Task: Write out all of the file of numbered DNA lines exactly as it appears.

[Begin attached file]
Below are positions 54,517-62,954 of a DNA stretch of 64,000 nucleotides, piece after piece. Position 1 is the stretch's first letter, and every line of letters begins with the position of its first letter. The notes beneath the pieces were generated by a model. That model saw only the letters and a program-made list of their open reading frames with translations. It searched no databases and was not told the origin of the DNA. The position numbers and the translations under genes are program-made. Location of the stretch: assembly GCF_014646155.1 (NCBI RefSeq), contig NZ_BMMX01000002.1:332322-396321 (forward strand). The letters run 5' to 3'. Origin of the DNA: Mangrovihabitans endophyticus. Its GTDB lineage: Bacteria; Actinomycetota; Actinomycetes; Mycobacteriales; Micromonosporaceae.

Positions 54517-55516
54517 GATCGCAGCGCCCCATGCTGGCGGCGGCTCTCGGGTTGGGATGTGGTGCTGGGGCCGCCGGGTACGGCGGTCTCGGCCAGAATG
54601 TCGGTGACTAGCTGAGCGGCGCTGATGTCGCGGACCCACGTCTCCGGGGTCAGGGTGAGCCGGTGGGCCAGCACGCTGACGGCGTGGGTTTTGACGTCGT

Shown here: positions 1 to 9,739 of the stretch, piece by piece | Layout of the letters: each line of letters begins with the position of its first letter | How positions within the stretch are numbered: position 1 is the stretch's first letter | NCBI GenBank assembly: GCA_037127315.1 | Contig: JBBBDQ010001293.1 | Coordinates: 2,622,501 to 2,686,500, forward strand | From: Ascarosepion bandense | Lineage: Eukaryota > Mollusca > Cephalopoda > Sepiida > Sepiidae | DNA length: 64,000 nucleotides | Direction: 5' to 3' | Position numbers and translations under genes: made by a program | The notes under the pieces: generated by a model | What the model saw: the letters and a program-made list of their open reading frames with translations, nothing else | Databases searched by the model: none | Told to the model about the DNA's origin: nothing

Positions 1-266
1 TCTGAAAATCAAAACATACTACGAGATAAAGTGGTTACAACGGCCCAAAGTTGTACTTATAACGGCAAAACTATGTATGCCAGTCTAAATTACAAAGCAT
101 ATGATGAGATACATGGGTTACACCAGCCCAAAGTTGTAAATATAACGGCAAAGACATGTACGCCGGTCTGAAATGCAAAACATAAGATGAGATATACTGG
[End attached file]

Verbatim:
Below are positions 54,517-62,954 of a DNA stretch of 64,000 nucleotides, piece after piece. Position 1 is the stretch's first letter, and every line of letters begins with the position of its first letter. The notes beneath the pieces were generated by a model. That model saw only the letters and a program-made list of their open reading frames with translations. It searched no databases and was not told the origin of the DNA. The position numbers and the translations under genes are program-made. Location of the stretch: assembly GCF_014646155.1 (NCBI RefSeq), contig NZ_BMMX01000002.1:332322-396321 (forward strand). The letters run 5' to 3'. Origin of the DNA: Mangrovihabitans endophyticus. Its GTDB lineage: Bacteria; Actinomycetota; Actinomycetes; Mycobacteriales; Micromonosporaceae.

Positions 54517-55516
54517 GATCGCAGCGCCCCATGCTGGCGGCGGCTCTCGGGTTGGGATGTGGTGCTGGGGCCGCCGGGTACGGCGGTCTCGGCCAGAATG
54601 TCGGTGACTAGCTGAGCGGCGCTGATGTCGCGGACCCACGTCTCCGGGGTCAGGGTGAGCCGGTGGGCCAGCACGCTGACGGCGTGGGTTTTGACGTCGT

Shown here: positions 1 to 9,739 of the stretch, piece by piece | Layout of the letters: each line of letters begins with the position of its first letter | How positions within the stretch are numbered: position 1 is the stretch's first letter | NCBI GenBank assembly: GCA_037127315.1 | Contig: JBBBDQ010001293.1 | Coordinates: 2,622,501 to 2,686,500, forward strand | From: Ascarosepion bandense | Lineage: Eukaryota > Mollusca > Cephalopoda > Sepiida > Sepiidae | DNA length: 64,000 nucleotides | Direction: 5' to 3' | Position numbers and translations under genes: made by a program | The notes under the pieces: generated by a model | What the model saw: the letters and a program-made list of their open reading frames with translations, nothing else | Databases searched by the model: none | Told to the model about the DNA's origin: nothing

Positions 1-266
1 TCTGAAAATCAAAACATACTACGAGATAAAGTGGTTACAACGGCCCAAAGTTGTACTTATAACGGCAAAACTATGTATGCCAGTCTAAATTACAAAGCAT
101 ATGATGAGATACATGGGTTACACCAGCCCAAAGTTGTAAATATAACGGCAAAGACATGTACGCCGGTCTGAAATGCAAAACATAAGATGAGATATACTGG